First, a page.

The risks for dogs’ health and welfare when housed in a shelter environment, especially for long periods of time, are now well recognised. A poor environment and inappropriate management may lead to a low quality of life. The absence of harmonised European regulatory frameworks defining the minimum requirements for shelter facilities makes the definition of welfare standards for kennelled dogs challenging.
The ‘Shelter Quality’ is a protocol developed and tested to help identify the main welfare issues for shelter dogs. Twenty-six indicators were identified including management, resource and animal based measures. The protocol could potentially help to identify welfare hazards in shelter environments. Inappropriate space allowance, for example, was found to be a risk factor potentially affecting the animal’s cleanliness, skin condition and body condition. Systematic data collection could help identify welfare problems that are likely to arise in certain shelter designs and thus determine improvement in animal care standards. To read the paper click Barnard et al. Veterinary Records, 178: 18-26.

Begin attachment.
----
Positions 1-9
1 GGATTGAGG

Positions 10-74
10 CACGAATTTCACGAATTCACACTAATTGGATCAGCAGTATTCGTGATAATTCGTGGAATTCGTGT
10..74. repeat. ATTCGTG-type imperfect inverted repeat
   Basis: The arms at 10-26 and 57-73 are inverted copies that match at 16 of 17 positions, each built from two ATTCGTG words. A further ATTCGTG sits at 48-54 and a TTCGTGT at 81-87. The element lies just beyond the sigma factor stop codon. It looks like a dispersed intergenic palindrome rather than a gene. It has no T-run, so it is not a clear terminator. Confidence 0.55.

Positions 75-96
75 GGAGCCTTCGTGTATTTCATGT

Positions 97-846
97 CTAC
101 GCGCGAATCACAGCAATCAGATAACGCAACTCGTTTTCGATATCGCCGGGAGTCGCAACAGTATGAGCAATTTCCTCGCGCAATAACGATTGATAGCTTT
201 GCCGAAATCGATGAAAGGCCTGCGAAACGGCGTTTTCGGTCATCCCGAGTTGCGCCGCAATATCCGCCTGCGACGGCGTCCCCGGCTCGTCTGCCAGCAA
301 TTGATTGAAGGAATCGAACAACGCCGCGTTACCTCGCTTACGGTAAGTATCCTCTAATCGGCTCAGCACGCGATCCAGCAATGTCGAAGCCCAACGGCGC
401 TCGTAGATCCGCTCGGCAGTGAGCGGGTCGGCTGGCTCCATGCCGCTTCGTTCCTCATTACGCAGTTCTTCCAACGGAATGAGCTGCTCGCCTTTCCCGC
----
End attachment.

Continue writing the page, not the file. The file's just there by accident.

Photo credits Shanis Barnard